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Friday, April 20, 2018

Microstory 825: Dodo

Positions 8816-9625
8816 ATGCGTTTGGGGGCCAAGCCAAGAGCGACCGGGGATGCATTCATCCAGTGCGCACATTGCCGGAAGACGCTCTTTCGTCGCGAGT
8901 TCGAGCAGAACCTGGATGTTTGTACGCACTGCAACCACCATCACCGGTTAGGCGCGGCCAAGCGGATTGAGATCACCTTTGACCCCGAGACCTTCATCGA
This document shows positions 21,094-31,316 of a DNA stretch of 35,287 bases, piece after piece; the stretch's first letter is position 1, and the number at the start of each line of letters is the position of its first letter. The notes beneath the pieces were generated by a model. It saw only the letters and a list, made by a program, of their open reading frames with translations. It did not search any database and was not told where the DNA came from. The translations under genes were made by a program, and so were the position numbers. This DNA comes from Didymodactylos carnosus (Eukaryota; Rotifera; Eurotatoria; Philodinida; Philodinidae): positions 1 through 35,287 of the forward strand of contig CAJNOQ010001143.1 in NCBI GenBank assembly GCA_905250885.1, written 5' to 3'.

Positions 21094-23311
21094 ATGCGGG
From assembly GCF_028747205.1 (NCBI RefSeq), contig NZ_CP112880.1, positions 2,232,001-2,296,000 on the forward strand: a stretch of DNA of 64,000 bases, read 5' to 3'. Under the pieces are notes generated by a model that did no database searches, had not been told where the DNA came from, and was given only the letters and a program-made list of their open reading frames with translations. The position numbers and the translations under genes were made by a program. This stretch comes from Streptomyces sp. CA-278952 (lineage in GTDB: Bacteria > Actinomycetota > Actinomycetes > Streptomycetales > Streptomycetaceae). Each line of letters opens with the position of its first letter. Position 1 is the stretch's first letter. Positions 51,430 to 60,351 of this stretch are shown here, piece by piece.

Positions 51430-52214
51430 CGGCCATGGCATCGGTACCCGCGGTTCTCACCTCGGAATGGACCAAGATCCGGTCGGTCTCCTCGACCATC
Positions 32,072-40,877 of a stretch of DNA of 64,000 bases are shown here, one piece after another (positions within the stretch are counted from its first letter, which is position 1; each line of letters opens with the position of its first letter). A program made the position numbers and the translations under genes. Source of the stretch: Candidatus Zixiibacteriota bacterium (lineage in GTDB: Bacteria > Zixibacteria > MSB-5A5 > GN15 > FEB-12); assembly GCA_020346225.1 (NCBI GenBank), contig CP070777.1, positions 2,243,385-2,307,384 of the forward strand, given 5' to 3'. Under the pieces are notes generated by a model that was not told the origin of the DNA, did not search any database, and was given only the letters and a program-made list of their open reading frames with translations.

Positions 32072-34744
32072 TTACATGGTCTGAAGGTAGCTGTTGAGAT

In 1604, a ship called the Resplendent set upon the island of Mauritius, and abducted dozens of dodo birds. Records recovered from its wreck suggest it was on its way to Malaysia, with plans to sell the birds. The last journals of her captain reveal that a terrible storm came upon the vessel, and dumped a great deal of its cargo into the ocean. They were then able to travel several miles towards Australia, before finally sinking altogether. A single scribble in the margin of the first mate’s journal read, beached birds? And I work for the woman who believed this to mean the dodos survived, and landed on an uncharted island, somewhere in the Indian Ocean. Of course, the scribble could have meant nothing at all, or was simply part of the last ramblings of a dying man. Still, my boss has a lot of money, and she was willing to spend ever last cent of it on the search for the lost dodo birds. We boarded a new ship, complete with GPS, and weather tracking software. We spent months on the water, using every bit of research we had found to hunt for the island the Resplendent’s first mate might have been talking about. We came upon the shores of many small islands, but found no evidence that any dodos had ever been on any of them. Until one day. Right there on the beach was a bottle of Cirne Rum, which was known to be the Resplendent’s captain’s favorite kind. This wasn’t proof that the birds had ever been on this island, or were still around, but if we were going to find them anywhere, it would almost certainly be here. The place was absolutely teeming with life, like people had come here to purposely plant a botanical garden, with as many species as possible. It was larger than it should have been for having apparently never been discovered. It was shaped like a top hat, with a sea level beach and wooded area along the perimeter, and cliffs in the center. We scoured the beach, and the wooded area, but found nothing. We knew our only option was to start climbing the tall rock face that led to the top of the hat. Though I hadn’t planned on doing any climbing, my boss had, and was fully prepared with all the equipment we would need. I had to get over my fear of heights to make that climb, but I did, and it was well worth it. In only four hundred years, the dodos here had transformed dramatically, growing larger, with tougher talons for grabbing onto rocks. They had evolved vibrantly colorful iridescent feathers; the most beautiful I had ever seen in my life. I told my boss that, as the leader of this mission, she had the right to name what we knew had become an entirely new subspecies of what they once were. She smiled and shrugged, ultimately deciding the informal name we had used to distinguish them from those who had never been placed on the ship was good enough: the resplendent dodos.

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